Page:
Gov. Greg Abbott vowed to "protect our capital city" with legislation and state law enforcement agencies after the Austin City Council on Thursday cut the police budget by $20 million and promised to move some duties and up to $130 million more to other departments next year.
In a strongly-worded statement issued late Thursday, Abbott lashed out at the council for pushing a political agenda with what he described as the "decision to defund" the police department.
"Some cities are more focused on political agendas than public safety," Abbott said. "Austin's decision puts the brave men and women of the Austin Police Department and their families at greater risk and paves the way for lawlessness. Public safety is job one, and Austin has abandoned that duty. The legislature will take this issue up next session, but in the meantime, the Texas Department of Public Safety will stand in the gap to protect our capital city."
The Austin Police Department is still funded. The city cut new and open positions, totaling $20 million, about 5 percent of its $400 million budget, for the next six months. The budget also directed city officials to propose up to $130 million more, with the goal of shifting some duties out of the department, such as mental health and emergency response.
The $20 million goes in part to emergency medical services and homeless and mental health programs.
A budget rider also promised the return of the cadet class next year and improved training for officers, both of which were lauded by the Greater Austin Crime Commission, a sharp critic of cutting police funding.
The commission criticized the decision to cut police personnel, praised the increased funding for other areas such as domestic violence, and said it would be involved in discussions on department reform.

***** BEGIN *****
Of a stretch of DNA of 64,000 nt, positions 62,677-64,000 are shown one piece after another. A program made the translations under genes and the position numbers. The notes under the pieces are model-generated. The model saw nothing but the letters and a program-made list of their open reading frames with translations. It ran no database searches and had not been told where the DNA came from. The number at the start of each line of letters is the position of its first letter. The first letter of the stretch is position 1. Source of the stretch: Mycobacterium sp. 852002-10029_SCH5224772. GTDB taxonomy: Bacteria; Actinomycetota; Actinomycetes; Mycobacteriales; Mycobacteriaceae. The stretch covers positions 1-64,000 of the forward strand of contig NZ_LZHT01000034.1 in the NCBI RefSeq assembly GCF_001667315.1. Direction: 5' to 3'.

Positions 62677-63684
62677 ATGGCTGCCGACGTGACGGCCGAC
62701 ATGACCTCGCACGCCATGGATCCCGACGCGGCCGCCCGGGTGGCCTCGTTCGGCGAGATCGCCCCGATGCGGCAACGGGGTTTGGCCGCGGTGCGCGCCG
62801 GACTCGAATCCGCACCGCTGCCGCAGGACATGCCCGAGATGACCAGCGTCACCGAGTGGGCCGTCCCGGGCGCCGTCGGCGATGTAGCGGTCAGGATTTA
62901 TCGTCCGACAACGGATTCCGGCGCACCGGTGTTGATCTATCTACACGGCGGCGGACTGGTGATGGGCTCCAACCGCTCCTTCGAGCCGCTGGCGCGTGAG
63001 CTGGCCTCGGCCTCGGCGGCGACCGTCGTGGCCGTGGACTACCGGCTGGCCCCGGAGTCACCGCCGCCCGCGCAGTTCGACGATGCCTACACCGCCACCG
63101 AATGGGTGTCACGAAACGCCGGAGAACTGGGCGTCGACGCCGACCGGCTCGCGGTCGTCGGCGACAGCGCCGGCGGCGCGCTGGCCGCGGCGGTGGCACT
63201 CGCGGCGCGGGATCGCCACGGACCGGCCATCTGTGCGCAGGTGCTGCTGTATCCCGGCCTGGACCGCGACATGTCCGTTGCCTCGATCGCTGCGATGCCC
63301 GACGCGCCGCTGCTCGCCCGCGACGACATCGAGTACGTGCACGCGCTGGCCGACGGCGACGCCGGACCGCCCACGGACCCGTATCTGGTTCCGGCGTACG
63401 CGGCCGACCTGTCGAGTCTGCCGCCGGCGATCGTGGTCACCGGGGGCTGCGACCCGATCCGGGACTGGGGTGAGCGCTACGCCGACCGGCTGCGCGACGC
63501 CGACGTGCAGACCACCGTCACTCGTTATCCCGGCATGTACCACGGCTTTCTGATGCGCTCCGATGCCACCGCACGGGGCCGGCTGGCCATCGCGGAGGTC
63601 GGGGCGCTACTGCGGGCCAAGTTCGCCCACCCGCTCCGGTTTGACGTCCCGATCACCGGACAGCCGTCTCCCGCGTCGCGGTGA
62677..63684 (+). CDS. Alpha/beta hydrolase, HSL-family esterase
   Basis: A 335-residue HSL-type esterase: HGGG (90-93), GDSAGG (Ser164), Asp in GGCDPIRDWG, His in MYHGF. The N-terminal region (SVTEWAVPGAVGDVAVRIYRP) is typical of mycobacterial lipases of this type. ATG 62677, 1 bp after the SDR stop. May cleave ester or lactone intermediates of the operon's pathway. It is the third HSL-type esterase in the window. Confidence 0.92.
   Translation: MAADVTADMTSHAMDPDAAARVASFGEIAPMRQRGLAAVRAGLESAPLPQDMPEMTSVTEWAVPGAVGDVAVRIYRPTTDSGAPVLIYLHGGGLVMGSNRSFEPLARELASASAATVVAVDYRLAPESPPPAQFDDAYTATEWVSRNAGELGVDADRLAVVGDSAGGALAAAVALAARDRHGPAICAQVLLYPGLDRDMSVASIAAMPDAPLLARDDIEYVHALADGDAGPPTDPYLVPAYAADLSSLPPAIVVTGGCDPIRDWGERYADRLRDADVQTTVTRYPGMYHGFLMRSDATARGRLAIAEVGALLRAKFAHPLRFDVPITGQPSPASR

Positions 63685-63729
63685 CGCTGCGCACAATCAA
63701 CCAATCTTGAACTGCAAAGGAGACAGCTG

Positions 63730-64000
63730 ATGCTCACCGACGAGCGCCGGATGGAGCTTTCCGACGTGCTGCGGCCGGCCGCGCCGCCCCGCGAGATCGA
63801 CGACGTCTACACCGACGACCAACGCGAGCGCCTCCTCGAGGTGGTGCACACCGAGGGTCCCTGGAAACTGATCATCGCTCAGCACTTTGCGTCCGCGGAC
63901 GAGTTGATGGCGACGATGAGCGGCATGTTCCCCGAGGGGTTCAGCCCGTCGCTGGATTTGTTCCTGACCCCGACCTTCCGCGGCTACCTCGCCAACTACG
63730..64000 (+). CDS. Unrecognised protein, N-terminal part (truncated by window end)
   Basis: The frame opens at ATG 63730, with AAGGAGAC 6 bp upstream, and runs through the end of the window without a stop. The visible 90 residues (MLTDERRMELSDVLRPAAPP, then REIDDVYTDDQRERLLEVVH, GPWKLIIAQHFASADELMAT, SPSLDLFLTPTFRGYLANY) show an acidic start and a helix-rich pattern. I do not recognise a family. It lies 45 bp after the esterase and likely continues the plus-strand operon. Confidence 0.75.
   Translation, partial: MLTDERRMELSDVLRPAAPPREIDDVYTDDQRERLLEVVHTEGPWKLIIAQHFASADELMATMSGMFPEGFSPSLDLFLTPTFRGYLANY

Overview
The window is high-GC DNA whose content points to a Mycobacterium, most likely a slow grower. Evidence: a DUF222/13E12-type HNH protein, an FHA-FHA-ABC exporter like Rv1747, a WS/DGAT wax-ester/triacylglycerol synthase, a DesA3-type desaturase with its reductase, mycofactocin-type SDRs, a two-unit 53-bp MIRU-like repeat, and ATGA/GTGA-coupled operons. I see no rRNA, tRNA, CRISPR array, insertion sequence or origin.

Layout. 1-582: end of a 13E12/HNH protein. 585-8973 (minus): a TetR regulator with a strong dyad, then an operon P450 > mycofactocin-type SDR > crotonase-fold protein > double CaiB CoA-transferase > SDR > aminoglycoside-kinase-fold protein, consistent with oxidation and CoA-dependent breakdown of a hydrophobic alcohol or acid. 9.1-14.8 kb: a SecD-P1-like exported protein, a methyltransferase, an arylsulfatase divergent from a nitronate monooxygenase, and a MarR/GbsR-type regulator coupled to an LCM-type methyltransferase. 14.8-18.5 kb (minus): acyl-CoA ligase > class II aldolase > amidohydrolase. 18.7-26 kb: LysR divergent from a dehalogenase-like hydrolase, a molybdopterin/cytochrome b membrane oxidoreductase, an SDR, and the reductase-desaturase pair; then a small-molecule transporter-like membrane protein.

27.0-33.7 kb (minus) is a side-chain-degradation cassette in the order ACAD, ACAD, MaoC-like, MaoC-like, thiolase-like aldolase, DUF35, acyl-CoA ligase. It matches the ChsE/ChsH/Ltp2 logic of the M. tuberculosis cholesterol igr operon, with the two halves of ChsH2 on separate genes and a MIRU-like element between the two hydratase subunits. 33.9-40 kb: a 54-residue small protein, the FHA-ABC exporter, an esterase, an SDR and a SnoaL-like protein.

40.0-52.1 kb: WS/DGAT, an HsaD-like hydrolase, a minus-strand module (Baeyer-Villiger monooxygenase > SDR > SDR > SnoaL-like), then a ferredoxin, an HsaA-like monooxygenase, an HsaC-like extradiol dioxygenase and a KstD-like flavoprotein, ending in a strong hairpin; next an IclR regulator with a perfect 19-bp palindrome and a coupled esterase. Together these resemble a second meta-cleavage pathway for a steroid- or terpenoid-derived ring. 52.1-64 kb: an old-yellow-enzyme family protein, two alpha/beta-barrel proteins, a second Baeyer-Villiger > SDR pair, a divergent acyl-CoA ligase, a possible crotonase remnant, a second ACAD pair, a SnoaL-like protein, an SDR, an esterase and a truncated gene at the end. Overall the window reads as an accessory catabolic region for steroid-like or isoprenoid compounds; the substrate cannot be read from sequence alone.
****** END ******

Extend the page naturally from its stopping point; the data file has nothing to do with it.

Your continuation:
"The Greater Austin Crime Commission supports the additional funding and public safety investments in the fiscal year 2021 city budget, including community health paramedics, family violence, mental health response and violence prevention," the commission said in a statement. "The Crime Commission is reassured that the community will have input in the process to evaluate police operations and reforms in the months ahead."
Abbott did not say what laws they might pass that would govern the actions of the council or enforcement of the law in the city.
Attorney General Ken Paxton also struck back at the decision, calling it "virtue-signaling" and a "political haymaker driven by the pressures of cancel culture."
It's not the first time state officials have clashed with Austin Mayor Steve Adler - or previous mayors, for that matter - over city policies. For the most part, and with occasional exceptions, legislators stay out of the official business of individual cities, preferring to let local lawmakers handle local business.
But Austin is unique in that lawmakers have year-round offices in the Capitol in addition to living here at least six months every two years for the session. And because state agencies are largely based here, lawmakers occasionally dabble in Austin issues - airport politics, homeless policies and the Capitol View Corridor, to name a few.
The budget was approved unanimously by council members, who vowed to use the new budget to enact reforms - which largely focus on moving non-police duties out of the department - after violent clashes between officers and anti-police brutality protesters earlier this summer.
"We did it!" Council Member Greg Casar posted on social media after the vote.
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Republic Square Park has turned into a Ford-themed fiesta for its Built to Connect pop-up experience, complete with test drives, off-roading and an inside look at the Tesla-rivaling electric vehicles that the motor vehicle company is planning to integrate over the next decade.
The outdoor driving event is free, open to the public and will stay in the park from now until Oct. 24, offering rides on Bronco Mountain, a 0-40 mph zip in the 2022 all-electric Ford F-150 Lightning and a chance to win an original Ford Bronco.
The event kicked off with a panel of speakers, including Austin Director of Transportation Rob Spillar, Ford General Manager Darren Palmer and engineering specialists discussing Ford's goals to make it so that 50% of the vehicles on the road are electric by 2030.